Over the past couple of months we’ve had a chance to put some miles on the new Toyo Open Country A/T III. Here is our review.
Toyo Tires have been among the premier brands in off-road (and on-road) rubber for your truck, SUV and trail rigs for some time. The company built legendary performance into its Open Country A/T, R/T and M/T tires that drivers have been relying on for years. A short while ago, Toyo asked if I’d like to try an all-new tire it was adding to the lineup. Of course, I said yes. I was very happy when the delivery truck dropped off a set of the Toyo Open Country A/T III tires, which we previewed when they first dropped. Now, after a little COVID delay, I’ve had them on my truck for a while. Let’s take a look at what I really think of them.
Toyo set out to design a new tire that offered more traction for off-road driving. It wanted a tire that fit into the lineup between the popular Open Country A/T II and the popular Open Country M/T tire that is highly favored among off-road purists. The new tire had to meet some serious goals, though. Toyo wanted better off-road traction, sure, but it also wanted better wet condition traction. Better braking control and resistance to chipping and punctures were also targets. The list of requirements wasn’t done, though. Toyo also wanted a quiet tire on the road, but it also had to be self cleaning, meaning it would eject rocks and other road debris. Sounds like a tall order, doesn’t it? How’d they do? Read on.
My truck is a Toyota Tacoma that I’ve had for years. It came with 245/75/16R tires that I replaced with BFG AT2s pretty much as soon as I got it. The BFGs were tires I had a lot of familiarity with on other vehicles, and by the time I replaced them with the Toyos, they had gone about 30,000 miles past the mileage rating. I got every dime’s worth of my money out of them, too. They are a hard act to follow.
I’m not what you could call “easy” on my truck either. I tend to drive faster on dirt than I do on pavement, and I drive on dirt as much as I can. I decided to go up a size in tires with the Toyos to a 265/75/16. The wheels came with the truck when I bought it as a thank you from the dealership. The wheels are Ultra Motorsports Rogue wheels with a black center and a “polished” edge. Now, as you may have guessed, the wheels have had a lot of miles on them, and the clear-coat on the polished edge didn’t exactly hold up. Don’t judge the wheels too harshly. I do live in a rather harsh environment and as you may have gathered, I’m not easy on the truck. I’m either going to see if it’ll buff out some, or maybe I’ll either paint over it with a matching black. Might just put on new wheels. Who knows? Bronze wheels would look sweet, though…
I went to my local tire guy to get the Toyo Open Country A/T III tires mounted. Rolling out of his garage and down the road made one thing extremely clear – They’re smooth. Driving down the road, the tires showed no added vibration to the truck. There is a tiny bit of road noise, but nowhere near as much as I’ve had with other tires on other vehicles. I headed for the highway and rolled along at 75 mph. Road noise was minimal and the ride was still smooth as could be.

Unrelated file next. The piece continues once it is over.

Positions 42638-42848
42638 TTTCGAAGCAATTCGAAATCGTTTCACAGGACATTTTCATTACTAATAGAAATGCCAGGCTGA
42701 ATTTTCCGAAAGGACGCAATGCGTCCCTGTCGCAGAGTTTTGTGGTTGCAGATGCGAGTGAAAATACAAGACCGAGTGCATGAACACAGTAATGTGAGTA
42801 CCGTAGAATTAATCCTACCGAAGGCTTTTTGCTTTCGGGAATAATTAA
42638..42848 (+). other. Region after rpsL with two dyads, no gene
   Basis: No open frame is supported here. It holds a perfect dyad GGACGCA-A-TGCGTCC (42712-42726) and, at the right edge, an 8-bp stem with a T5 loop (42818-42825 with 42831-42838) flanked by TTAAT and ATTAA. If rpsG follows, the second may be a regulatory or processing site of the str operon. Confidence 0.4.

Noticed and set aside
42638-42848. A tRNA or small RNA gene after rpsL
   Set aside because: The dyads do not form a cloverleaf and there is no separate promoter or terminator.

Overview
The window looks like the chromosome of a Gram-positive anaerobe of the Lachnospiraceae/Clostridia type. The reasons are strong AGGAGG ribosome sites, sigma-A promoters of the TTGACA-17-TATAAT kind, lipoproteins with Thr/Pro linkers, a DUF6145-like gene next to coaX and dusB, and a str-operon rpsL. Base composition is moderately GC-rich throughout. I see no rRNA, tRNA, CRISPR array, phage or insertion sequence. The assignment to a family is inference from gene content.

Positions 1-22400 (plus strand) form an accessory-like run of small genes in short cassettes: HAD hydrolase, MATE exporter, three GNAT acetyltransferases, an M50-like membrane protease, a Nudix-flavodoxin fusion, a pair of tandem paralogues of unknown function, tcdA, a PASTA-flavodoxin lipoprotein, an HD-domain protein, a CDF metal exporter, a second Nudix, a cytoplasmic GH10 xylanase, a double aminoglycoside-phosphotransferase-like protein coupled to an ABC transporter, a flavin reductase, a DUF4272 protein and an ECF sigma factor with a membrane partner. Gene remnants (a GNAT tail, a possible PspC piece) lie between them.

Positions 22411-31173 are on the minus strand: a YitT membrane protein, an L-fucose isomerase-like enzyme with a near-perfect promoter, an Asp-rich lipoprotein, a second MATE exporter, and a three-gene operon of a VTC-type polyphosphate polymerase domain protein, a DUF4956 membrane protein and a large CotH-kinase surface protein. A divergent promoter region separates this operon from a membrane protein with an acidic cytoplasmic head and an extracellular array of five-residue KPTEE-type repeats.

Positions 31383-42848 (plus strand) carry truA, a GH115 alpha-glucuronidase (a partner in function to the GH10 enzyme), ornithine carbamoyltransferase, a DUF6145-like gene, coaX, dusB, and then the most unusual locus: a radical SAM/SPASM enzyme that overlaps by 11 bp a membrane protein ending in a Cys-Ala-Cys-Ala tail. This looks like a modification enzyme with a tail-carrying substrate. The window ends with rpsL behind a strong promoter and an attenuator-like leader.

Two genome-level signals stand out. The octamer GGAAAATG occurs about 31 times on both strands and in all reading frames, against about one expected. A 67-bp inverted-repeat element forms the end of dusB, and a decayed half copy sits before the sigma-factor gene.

The gray skies looming overhead told me that I’d soon be testing out the wet-pavement traction ability of the Toyo Open Country A/T III tires. When the skies opened up, well, let’s just say I’m pretty pleased. The rain was serious – like animals going two-by-two onto the Ark kind of serious. Toyo uses what it calls 3D Multi-Wave siping on the tread for added wet and slippery traction. Between that and the open spacing in the tread that cleared water to the sides of the tire, the wet traction was pretty dang good. As much rain as was coming down, it could have gotten sketchy very fast, but the truck never hydroplaned and wet braking was comparable as on dry pavement. I had to get on the brakes hard to stop and ask a guy who spun into the ditch if he was ok.
Dirt & Mud
I am proud to say that directions to my house include the phrase, “turn off the paved road.” The aforementioned downpour turned my road into a pretty nice mud pit, especially to get up my driveway. The tires hooked up well, and traction was not an issue. Tread is a little more open spaced than my previous tires, so I found that I made the truck a little dirtier than usual. Oh well. It’s a truck, not a show car.
Heading off-road is easy since I live near a major trail system. I punched a location into my Magellan TRX7 and selected ‘Most Off-Road” in the nav bar. Our trails are a mix of sand – a lot of sand – and hardpack. It’s not uncommon to be cruising down a hardpack trail and come to a wide, sandy washout corner. There are lots of tree roots and rocks, and ruts are extremely common.
The larger size of the tires added some flotation in the sand, which I noticed right away. Traction was not an issue at any point on the ride, including when I decided to check out an unlisted trail along a creek that ended in a stupid-tight uphill curve with major ruts and a really nasty tree root. From the looks of the area, others had had issues here, especially from what looked like winch marks on the oak tree nearby. I didn’t have an issue.
So far, I have been extremely satisfied with the Open Country A/T III tires after around 1,000 miles of on and off-road driving. The tires come with up to 65,000 miles of warranty, depending on the model, and an extremely wide range of size options. Would I hesitate to drive anywhere with them? No. I haven’t taken a read yet on how they impacted my fuel economy, but I suspect that took a little bit of a hit, especially going up a size. Pricing is reasonable and if you’re looking for a solid all-terrain tire that is well made, I can highly recommend the Toyos.
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